Tuesday, August 9, 2011

Who are we?

   My son stopped by my house over the weekend. I had invited him over because there was some work I needed to get done around the house. There was nothing to do that I couldn't have done myself, but I wanted to teach him how to do these things so he might use these newfound skills in his own life. After all, as a father, one of my jobs is to pass what I know on to my children.
   First, I wanted him to paint my bathroom. Before he had arrived, I gathered all of the tools he might need to accomplish this task and placed them in the center of the garage.
   He got out of his car, said hello to me, then walked right past the pile of tools as if they weren't even there and headed for the bathroom.
   "This is where you want me to paint?" He asked.
   "Yes, son. This is it." I replied.
   With that, he opened the can of paint, then stepped out of the room. A few seconds later, he returned with an oscillating fan, plugged it in, and placed it in the center of the room.
   "Son, don't you think you might want to......." I began to say before I was interrupted
   "I got this, Dad. Don't worry." He said confidently
   He then grabbed the can of paint and poured it directly into the turning fan, spraying paint all over the room.
   "Ok, the bathroom is painted!" He said with a smile. "What's next?"
   Sounds like a crazy story, doesn't it? But isn't that exactly what we sometimes do in relation to the tasks that God places before us? We feel as though we want to accompish something for God. We want to help out our church. We want to help others. We want to do good works. We want to feel as though we're involved somehow. But sadly, we either move ahead without any knowledge of the tools we have available to us, or we sit it out because we don't know how we would ever accomplish anything since we don't have the tools that others appear to have. Sometimes we even try to use the wrong tools for the task at hand. They may be very good tools, but they're not the right tools for our job.
   Here's the good news: Every single one of us already has within us every tool we will ever need to accomplish whatever it is that God has asked of us. In connection with the topic that Len spoke on last Sunday, take a look at the following:

"7 However, he has given each one of us a special gift[a] through the generosity of Christ. 8 That is why the Scriptures say,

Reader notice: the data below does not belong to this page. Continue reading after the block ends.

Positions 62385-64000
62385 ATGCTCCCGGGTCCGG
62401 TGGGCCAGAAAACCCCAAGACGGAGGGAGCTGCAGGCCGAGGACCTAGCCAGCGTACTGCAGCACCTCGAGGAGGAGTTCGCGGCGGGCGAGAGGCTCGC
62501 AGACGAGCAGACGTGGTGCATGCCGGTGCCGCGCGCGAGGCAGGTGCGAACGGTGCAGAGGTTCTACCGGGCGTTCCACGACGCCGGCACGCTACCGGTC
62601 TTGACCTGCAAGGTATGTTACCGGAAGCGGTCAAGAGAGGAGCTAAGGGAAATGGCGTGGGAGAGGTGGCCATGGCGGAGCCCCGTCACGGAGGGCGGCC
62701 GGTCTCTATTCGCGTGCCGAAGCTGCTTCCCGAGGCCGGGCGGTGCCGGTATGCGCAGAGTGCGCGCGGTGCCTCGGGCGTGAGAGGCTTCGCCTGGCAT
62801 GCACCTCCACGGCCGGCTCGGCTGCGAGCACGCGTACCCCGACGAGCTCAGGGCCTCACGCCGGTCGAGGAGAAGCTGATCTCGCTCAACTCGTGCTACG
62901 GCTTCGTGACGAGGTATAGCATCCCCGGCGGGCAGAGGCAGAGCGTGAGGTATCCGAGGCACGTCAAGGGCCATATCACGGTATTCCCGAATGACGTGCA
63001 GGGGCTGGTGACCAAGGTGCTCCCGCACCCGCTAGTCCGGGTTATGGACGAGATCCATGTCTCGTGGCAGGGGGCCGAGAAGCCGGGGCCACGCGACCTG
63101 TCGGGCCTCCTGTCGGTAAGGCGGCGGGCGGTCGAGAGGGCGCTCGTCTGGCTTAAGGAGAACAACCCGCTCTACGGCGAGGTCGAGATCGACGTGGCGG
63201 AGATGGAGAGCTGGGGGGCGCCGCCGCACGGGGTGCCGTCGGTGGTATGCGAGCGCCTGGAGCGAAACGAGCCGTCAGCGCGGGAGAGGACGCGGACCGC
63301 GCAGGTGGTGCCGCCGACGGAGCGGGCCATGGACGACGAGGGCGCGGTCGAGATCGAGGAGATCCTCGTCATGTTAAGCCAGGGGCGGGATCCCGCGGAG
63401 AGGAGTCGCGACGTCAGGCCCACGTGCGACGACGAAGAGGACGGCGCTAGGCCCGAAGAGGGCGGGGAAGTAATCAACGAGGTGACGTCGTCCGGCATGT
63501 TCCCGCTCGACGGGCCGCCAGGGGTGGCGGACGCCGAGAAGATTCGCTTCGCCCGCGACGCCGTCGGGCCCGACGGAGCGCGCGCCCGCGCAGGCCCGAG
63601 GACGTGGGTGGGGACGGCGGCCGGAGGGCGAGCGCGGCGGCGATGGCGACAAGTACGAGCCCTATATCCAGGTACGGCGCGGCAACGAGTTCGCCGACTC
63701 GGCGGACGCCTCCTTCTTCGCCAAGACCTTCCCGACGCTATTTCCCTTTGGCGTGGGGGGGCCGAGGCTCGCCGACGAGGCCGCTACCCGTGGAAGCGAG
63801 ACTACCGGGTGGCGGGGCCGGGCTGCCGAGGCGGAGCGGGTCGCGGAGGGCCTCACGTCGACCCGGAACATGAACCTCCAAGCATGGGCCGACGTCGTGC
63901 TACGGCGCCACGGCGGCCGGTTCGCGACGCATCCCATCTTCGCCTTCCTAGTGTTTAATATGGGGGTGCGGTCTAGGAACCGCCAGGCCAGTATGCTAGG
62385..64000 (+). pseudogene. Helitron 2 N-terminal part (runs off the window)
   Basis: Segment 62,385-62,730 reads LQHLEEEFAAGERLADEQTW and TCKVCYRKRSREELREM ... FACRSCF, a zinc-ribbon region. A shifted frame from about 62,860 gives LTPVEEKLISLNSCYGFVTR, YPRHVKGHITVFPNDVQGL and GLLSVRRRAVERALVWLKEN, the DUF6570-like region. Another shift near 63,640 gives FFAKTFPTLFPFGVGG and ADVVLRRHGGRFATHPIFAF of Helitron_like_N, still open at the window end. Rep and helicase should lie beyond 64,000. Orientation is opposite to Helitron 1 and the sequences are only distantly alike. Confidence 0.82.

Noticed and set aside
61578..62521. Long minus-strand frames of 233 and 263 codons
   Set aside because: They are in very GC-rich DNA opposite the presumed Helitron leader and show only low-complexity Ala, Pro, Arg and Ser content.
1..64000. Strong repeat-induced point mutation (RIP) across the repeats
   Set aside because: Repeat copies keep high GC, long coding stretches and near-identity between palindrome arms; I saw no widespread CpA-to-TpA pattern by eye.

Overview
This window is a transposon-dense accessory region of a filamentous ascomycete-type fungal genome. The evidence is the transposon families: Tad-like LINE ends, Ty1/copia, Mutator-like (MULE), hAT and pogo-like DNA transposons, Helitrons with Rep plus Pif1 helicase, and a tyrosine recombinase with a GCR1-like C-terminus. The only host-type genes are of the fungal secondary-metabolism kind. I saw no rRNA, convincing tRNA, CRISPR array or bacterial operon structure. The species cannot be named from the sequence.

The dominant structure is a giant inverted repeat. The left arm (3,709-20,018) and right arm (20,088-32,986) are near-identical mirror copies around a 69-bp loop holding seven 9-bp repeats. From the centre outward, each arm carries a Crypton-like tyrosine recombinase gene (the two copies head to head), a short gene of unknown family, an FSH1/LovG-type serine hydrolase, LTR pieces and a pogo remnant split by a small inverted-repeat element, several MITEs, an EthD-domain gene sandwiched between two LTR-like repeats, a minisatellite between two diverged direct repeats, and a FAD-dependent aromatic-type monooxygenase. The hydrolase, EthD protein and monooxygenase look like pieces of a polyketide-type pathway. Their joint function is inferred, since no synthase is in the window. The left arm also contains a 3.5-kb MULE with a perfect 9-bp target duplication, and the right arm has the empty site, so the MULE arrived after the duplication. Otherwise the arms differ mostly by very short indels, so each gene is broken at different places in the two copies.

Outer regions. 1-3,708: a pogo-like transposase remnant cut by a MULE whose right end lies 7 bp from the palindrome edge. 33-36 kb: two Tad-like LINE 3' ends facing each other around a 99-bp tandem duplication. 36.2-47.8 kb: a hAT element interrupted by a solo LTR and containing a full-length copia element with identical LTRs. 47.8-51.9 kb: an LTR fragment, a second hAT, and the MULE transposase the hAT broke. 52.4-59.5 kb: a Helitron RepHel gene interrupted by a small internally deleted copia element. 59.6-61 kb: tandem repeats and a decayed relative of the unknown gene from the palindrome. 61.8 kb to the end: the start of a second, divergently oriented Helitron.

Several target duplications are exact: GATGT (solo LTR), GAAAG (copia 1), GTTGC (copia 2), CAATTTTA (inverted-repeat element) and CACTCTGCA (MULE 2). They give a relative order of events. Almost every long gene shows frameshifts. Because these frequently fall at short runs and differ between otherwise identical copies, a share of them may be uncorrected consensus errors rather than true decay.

“When he ascended to the heights,
      he led a crowd of captives
      and gave gifts to his people.”[b]

 9 Notice that it says “he ascended.” This clearly means that Christ also descended to our lowly world.[c] 10 And the same one who descended is the one who ascended higher than all the heavens, so that he might fill the entire universe with himself.
 11 Now these are the gifts Christ gave to the church: the apostles, the prophets, the evangelists, and the pastors and teachers. 12 Their responsibility is to equip God’s people to do his work and build up the church, the body of Christ. 13 This will continue until we all come to such unity in our faith and knowledge of God’s Son that we will be mature in the Lord, measuring up to the full and complete standard of Christ." Ephesians 4:7-13
   Notice that this says "He has given." That's very important for all of us to see. We have all been given spiritual gifts, or tools, to be used in doing God's work, and in building up the church. It doesn't matter what your specific gifts are. None are more important or effective than others, because they are all needed if we are to be "One body." They all work together, but they work together best when they're all being used by each of us in accordance with His will for our lives and for our church.
   I'm going to challenge all of you to discover the spiritual gifts you've been given. Dedicate yourself to praying over this. Ask God to reveal these things to you. Just as I, being the father in the story above, wanted my son to use the tools he'd been given, God wants every one of us to discover and use the tools He's given each of us. I promise you that if you do so, and begin to search out ways to use those gifts within the church, it will never feel like work, because you will begin to witness firsthand the incredible blessing of seeing God take those efforts and use them is ways you never dreamed possible.